IntroversionIntroversion is part of normal personality trait that is found in a third to half of the population. It is not shyness or social anxiety. Introversion is the opposite to extroversion and every single person will fall somewhere on the introvert - ambivert- extrovert spectrum (ambivert being people who are equally introverted/extroverted).
The introvert/extrovert trait describes an individual's style of interacting with people, the way they come to decisions and act on them and they way they prefer to 'recharge'. Extroverts enjoy interacting with large groups, they are quick to jump in and speak, and they feel energised by spending time socialising. Introverts prefer interacting with one or two individuals, they like to think and plan before making decisions and tend to only speak when they have something relevant to say (they find small talk tedious for this reason) and they energised by time alone. Introverts who prefer evenings home alone instead of going to parties are not being anti-social - this is merely how they recharge.
SensitivityHigh sensitivity has been identified and documented by many scientists and researchers. It is also often referred to as high reactivity or high responsiveness. I discovered the trait after reading The Highly Sensitive Person by Dr Elaine N. Aron, so sensitivity is the term I use, although I do tend to prefer ‘responsive’ – you’ve never had someone say, “Don’t be so responsive!” have you? Yet we get the “Don’t be so sensitive!” complaints all the time!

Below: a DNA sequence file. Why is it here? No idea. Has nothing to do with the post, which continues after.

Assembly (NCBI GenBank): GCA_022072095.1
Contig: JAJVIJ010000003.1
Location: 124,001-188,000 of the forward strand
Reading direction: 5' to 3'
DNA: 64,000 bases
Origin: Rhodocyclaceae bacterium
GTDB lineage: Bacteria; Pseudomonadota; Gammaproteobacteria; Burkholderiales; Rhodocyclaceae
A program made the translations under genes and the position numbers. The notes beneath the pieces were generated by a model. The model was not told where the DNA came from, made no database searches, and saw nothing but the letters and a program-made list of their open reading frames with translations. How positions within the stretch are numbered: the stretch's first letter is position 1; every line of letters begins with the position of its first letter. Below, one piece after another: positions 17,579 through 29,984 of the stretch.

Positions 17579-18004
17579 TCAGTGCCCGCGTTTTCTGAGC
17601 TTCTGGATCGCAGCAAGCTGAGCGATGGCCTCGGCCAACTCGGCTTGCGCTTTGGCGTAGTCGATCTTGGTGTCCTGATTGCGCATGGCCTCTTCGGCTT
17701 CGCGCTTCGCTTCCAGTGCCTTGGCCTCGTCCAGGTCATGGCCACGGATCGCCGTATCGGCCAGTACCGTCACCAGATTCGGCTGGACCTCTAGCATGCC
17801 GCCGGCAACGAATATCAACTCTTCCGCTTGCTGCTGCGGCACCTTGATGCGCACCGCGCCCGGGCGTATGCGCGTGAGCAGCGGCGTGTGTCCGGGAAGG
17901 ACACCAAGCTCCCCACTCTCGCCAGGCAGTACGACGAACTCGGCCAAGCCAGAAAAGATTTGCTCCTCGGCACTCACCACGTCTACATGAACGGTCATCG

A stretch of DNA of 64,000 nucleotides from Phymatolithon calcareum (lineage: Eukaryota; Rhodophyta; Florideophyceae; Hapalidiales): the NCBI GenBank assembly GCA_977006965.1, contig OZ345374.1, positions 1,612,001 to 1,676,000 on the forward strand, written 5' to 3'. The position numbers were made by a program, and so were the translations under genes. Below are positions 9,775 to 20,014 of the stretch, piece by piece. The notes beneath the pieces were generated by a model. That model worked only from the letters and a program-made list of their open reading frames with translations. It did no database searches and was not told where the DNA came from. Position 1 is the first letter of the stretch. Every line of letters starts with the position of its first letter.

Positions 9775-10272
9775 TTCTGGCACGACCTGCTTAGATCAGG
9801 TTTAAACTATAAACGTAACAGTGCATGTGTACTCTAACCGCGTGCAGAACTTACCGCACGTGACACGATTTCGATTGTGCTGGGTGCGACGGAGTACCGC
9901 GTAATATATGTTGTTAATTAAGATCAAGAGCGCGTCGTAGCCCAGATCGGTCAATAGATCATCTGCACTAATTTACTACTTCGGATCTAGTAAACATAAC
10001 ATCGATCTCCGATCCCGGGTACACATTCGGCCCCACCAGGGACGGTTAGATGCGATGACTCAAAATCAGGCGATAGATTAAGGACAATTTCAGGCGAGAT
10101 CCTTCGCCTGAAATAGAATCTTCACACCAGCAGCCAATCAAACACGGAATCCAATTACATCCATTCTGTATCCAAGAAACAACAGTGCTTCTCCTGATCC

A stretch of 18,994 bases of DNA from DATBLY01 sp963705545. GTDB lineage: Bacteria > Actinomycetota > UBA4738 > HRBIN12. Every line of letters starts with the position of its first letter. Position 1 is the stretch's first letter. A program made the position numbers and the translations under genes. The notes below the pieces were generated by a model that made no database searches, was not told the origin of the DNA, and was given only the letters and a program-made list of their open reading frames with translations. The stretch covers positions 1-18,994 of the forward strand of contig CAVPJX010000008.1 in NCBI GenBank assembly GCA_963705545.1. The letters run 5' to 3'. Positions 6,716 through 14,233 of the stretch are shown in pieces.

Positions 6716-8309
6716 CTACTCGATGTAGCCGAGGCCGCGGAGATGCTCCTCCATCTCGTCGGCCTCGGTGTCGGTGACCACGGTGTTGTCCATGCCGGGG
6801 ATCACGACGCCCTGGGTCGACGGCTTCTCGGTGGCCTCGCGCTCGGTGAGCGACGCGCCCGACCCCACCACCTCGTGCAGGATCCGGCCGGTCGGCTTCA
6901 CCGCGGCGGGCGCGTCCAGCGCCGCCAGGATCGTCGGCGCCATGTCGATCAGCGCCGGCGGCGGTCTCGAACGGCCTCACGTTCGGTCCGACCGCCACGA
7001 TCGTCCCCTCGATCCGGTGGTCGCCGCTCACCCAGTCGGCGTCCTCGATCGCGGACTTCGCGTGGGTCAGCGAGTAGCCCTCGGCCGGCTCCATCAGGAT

What is high sensitivity/reactiveness/responsiveness?Firstly, it is a very real trait that is found in around 20 percent of the population. Though some aspects of sensitivity are similar and common to introversion, it is a completely separate trait. Not all introverts are highly sensitive and not all highly sensitive people are introverts (around 30 percent of HSPs are extroverted).
Those people (and animals – it has been found in over 100 species already) have a nervous system that is more sensitive/reactive/responsive to stimuli and processes stimuli more deeply. Studies using fMRI scans show real differences in the way the brains of highly sensitive and non-sensitive individuals process information. Highly sensitive people are more likely to notice subtle differences in their environment and to be easily overwhelmed by stimuli. Because social situations such as nightclubs and parties tend to be overwhelming to their senses they tend to avoid these, preferring quieter social interaction. This does not mean HSPs are shy or anti-social!
If you think you might be an introvert or/and highly sensitive, have a look at my resources page for links to self-tests and other useful information.